“ This river contains the fierce aniI have been led into this digression, mals called Tzemsah, which devour from certain insinuations that have men." been t insidiously propagated, refiect. I shall only observe, that Temsah is ing on the accuracy of my statements, the word in the African Arabic which respecting the interior of Africa, and, I denominates the crocodile. must add, that I always have felt, and still Farther on in the same page, we bare feel confident, that in proportion as we

the words shall become more acquainted with the We must suppose that the Joliba

makes at this spot a strange winding, This piece of cloth, about two yards which gives to the inhabitants of Mowide and five long, had the honour of rocco the opinion they express." offering to Sir Josaph Banks, who declined This supposed winding is actually receiving it, but at the same time suggested asserted to exist, and is depominated by that it was an article deserving public no the Arabs + El Kose Nile, i. e. the arch tice, and would be considered an acceptable present by the British Museum,

* Vide Jackson's enlarged account of + See my Letter to the Editor of the

Morocco, &c. page 297, Monthly Magazine, March, 1817, page 125. t ibid p. 305.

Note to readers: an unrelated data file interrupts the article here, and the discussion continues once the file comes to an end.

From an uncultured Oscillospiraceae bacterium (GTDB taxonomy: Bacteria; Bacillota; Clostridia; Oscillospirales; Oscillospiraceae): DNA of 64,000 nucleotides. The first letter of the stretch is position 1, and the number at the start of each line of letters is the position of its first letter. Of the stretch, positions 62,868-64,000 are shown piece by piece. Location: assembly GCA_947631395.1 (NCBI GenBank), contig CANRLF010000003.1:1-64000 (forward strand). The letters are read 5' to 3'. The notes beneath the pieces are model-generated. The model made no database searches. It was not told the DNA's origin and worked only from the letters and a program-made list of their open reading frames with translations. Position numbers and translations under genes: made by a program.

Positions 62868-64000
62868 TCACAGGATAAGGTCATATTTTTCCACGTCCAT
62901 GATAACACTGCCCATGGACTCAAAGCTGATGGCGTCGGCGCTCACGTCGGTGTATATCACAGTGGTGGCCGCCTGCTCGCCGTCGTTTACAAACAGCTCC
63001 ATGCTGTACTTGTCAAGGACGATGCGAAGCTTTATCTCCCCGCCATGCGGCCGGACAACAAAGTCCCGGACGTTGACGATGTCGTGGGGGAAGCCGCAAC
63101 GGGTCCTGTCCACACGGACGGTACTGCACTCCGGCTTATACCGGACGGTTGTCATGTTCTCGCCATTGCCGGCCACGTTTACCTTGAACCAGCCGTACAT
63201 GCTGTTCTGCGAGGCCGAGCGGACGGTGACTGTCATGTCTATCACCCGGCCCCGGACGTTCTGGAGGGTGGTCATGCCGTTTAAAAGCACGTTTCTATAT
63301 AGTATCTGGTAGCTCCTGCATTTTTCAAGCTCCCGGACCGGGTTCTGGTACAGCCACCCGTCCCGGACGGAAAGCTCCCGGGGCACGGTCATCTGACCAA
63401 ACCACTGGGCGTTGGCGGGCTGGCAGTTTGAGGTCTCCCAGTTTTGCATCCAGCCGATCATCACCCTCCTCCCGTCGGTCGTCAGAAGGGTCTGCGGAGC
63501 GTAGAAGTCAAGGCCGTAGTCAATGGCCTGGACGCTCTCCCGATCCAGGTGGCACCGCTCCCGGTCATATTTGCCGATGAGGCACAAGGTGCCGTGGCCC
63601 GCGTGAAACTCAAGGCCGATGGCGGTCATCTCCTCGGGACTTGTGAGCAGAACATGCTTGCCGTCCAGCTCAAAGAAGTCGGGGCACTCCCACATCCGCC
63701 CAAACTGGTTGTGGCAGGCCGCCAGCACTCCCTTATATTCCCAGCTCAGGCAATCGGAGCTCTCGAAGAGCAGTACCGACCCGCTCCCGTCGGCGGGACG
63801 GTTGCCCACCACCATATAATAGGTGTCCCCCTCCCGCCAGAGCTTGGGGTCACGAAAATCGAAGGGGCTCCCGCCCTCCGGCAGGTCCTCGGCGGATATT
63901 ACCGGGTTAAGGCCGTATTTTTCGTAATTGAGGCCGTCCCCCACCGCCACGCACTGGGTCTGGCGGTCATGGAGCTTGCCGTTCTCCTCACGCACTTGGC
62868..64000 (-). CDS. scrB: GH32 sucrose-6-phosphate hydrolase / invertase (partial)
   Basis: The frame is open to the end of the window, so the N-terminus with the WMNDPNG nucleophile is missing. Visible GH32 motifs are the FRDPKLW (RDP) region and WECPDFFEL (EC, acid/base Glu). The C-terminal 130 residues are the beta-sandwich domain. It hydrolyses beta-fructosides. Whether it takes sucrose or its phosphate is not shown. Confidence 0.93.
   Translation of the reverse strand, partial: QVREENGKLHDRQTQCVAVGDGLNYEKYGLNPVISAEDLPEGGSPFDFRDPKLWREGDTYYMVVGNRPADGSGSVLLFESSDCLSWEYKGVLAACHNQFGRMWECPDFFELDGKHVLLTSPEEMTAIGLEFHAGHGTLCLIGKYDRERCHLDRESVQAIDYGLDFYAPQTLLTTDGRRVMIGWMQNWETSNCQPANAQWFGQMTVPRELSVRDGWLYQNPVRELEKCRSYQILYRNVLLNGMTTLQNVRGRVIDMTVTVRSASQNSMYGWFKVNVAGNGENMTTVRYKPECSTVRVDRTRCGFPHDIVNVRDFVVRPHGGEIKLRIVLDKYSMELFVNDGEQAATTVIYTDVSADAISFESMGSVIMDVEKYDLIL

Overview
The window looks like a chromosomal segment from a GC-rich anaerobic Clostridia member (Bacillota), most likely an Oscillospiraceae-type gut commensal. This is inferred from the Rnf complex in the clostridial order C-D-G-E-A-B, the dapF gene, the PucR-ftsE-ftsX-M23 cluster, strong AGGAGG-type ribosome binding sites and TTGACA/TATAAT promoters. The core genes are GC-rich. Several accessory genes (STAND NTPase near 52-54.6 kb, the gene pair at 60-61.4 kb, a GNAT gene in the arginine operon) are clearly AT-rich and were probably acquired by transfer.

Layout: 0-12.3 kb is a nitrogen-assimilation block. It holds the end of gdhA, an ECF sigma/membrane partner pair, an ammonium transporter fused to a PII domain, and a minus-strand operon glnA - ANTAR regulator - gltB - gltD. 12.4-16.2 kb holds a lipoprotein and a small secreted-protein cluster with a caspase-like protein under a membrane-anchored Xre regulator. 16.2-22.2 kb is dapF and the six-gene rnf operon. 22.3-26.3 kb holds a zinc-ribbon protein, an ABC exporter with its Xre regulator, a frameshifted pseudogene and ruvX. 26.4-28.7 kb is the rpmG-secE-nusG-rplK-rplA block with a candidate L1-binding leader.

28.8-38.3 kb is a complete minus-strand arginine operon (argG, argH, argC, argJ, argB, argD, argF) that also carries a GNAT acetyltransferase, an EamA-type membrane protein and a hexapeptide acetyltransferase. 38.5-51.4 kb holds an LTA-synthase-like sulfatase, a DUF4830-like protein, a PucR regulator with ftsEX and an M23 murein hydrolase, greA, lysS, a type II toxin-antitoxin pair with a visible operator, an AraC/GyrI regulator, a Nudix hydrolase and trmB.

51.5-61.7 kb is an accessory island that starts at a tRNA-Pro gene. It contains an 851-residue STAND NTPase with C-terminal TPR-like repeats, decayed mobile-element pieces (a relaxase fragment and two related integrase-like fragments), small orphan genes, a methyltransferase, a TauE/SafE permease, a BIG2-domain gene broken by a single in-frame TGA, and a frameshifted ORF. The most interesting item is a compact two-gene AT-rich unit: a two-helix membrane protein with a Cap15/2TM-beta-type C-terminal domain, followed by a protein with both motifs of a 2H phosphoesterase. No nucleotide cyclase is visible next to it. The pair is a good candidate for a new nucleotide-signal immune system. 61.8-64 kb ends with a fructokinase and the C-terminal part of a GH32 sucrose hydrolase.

or curve of the Nile, and is situated be- scribed the town of Timbuctoo to be tween the cities of Timbuctoo and under the sovereiguty of a Negro Prince Jinnie.

is to me incomprehensible. The various I should here adduce some further sources of informalion that I have in. testimony respecting the course of the vestigated uniformly declare that sove. Nile El Abeede, but as the quotation reigo to be a Negro, and that his name from Aly Bey, in the above Journal, in the year 1800 was Woolo, this acpage 271, asserts it to be towards the count it appears is confirmed by Adams, east, and again, in page 272, declares it who says Woolo was King of Timbucto be towards the west, such incohe. too in 1810, and that he was then old rence, I presume, requires no confuta- and grey-beaded. Some years after the tion; I consider that it originates from above period, Riley’s Narrative, epito. Moorish inaccuracy.

mised in Leydeu's Discoveries and The La Mar Zurak of Adams, if any Travels in Africa, Vol. I. speaking of the such river exists, may be a corruplion King of Timbuctov, says, -* This soveof Sugia el Ilumra, i.e. the Red Stream, reign is a very large, old, grey-headed a river in the soutbern confines of the black,called Shegar, which means şultan; Desart, nearly in the same longitude this, however, I must observe, is a miswith Timbucioo; this river the late interpretation of the word shegar, wbich Emperor of Marocco, Muley Yezzid, is an African Arabic word, and signifies announced as the southern boundary of red, or carrotty, and is a word applicahis dominions; but from the accounts ble to his physiognomy, but certainly which I have bad of it, it was not of that not to his rank : Abd-Shegar, a carrotty magnitude which Adams ascribes to the or red Negro.” Mar Zarak, nor was it precisely in the If these two testimonies, since 1800, neighbourhood of Timbuctoo when I be correct and I really see no reason to was a resident in South Barbary. Rivers, doubt them), then the anachronisin, of however, which pass through sandy or